With the Scottish Independence referendum fast approaching, now is the time for voters to start seriously considering whether they fall on the 'Yes' or 'No' side of the campaign. The question, "Should Scotland be an independent country?", is a potentially historic one; a range of issues including finance, oil, defence, currency and taxes will all be significantly affected by its result.
As such, it's important that voters remain aware of the financial impact an independent Scotland will have on Great Britain, and what will happen to business and personal finances should Scotland stay or leave.
One of the biggest issues being debated as part of the referendum is currency. With the Scottish National Party (SNP) keen to keep the British pound as part of a currency union, the three main Westminster parties - the Conservatives, Labour and the Liberal Democrats - have unequivocally ruled out such a share.
It has been argued Scotland's assets like North Sea oil and gas will benefit the pound, while a monetary union will also leave room for differences in fiscal and economic policies akin to the union between Luxembourg and Belgium. In addition, splitting from the pound could have a 'damaging effect' for businesses in the rest of the UK.
However, the other side of the debate argues that Scotland would have to face constraints on economic policy in line with the rest of the country. Furthermore, the difficulty of not just entering but maintaining an agreement begs the question: why should the rest of the UK have to enter into a union with Scotland?
Conversely, Scotland could enter the EU and adopt the euro; a move which would require approval from existing member countries. While the SNP believes there would be no opposition from members, the President of the European Commission, Jose Manuel Barroso, believes it would be "extremely difficult, if not impossible" for an independent Scotland to gain entry to the EU.
Jim and Margaret Cuthbert, economists cited by the BBC, commented on the currency issue: "Scotland has to be very careful that, in negotiating its relations like the rest of the UK and the EU, it does not make concessions which will impose constraints which ultimately prove to be crippling.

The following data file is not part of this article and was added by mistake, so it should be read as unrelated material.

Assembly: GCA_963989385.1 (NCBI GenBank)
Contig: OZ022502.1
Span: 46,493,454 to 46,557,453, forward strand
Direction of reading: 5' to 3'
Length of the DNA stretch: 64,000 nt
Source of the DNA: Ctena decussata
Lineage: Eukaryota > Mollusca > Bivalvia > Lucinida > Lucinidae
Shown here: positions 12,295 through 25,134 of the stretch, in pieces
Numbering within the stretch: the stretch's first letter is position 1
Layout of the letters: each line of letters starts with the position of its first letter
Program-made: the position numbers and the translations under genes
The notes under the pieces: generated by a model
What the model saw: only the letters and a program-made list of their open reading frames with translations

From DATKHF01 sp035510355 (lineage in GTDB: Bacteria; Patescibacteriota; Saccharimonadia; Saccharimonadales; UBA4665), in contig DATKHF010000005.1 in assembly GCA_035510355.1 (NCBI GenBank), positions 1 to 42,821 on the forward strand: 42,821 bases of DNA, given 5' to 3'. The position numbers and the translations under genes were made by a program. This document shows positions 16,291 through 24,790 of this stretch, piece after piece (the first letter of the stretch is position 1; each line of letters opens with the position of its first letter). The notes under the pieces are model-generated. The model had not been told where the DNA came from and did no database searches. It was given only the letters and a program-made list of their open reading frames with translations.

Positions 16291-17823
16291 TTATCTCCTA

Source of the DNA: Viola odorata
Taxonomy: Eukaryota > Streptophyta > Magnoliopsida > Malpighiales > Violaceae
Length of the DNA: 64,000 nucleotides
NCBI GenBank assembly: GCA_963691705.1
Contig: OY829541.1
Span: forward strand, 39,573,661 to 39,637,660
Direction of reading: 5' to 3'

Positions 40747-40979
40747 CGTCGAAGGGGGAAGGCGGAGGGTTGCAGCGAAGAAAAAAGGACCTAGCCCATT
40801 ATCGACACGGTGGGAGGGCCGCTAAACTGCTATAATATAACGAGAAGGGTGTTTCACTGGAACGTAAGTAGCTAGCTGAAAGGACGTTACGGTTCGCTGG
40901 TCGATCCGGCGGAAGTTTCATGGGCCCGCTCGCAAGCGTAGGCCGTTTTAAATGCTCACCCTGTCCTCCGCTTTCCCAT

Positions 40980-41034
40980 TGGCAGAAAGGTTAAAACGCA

"Any choice, for example about forming a sterling currency union with the rest of the UK would have to be viewed very carefully in this respect."
Scotland is one of the wealthiest countries in the world, according to Deputy Scottish First Minister Nicola Sturgeon - though that's simply down to GDP per head. If Scotland was to be classed as independent, it would rank as the 14th highest country in terms of GDP per head, putting it above the 18th-placed UK. In fact, the question being posed by the Yes campaign is: "What would you say to living in one of the world's wealthiest nations?"
However, these figures are based on statistics from the UK Office for National Statistics. This allows Scotland - with its current lack of independence meaning it doesn't have official GDP statistics of its own - to make an equivalent figure for GDP per capita. All this showcases Scotland's comparative wealth.
The figure is impressive at face value, but the referendum may actually dampen Scotland's wealth prospects, critics argue. The investment decisions of big companies may change, while the size of any country's GDP is also highly dependent on the currency.
If Scotland was to become independent, the expectation is that a new Scottish Government will issue gilts and that interest rates will rise to "reflect its challenges", writes Teresa Hunter for The Telegraph.
However, the Scottish Government website suggests differently, especially when it comes to mortgage rates. "In an independent Scotland mortgage rates will continue to be based on the interest rate set by the Bank of England," it says, "which in a Sterling Area will be exactly the same for Scotland as for the rest of the UK, just as it is now."
But the issue of interest rates and independence is not so clear cut. If independence is achieved, Scotland could well be given a lower score by ratings companies, making it more expensive for Scotland to borrow money. This extra expense could be passed on to customers via mortgage repayments. This scenario is not set in stone but indications from major ratings agencies like Moody's and Standard & Poor's (S&P) suggest a challenging future is ahead.
University fees in Scotland will also face changes should independence triumph in the referendum. Currently, university education is free for Scottish students and other EU students studying in the country, but UK students have to pay up to £9,000.
While the SNP plans to continue this process, lawyers may dampen any expectation of free university education for the future. Under EU regulations, such discrimination may not be allowed, offering UK students the opportunity to travel north to study. This could have a big impact; Scottish universities may have to start charging native students or offer their services for free EU-wide.
Scottish residents have a big decision to make come 18 September 2014; the outcome will have an impact on the financial landscape regardless of whether it swings to 'Yes' or 'No'. Commercial and personal finances will be affected and it is worth planning ahead to ensure all investments, assets, businesses and cash is as secure as possible in the long-term.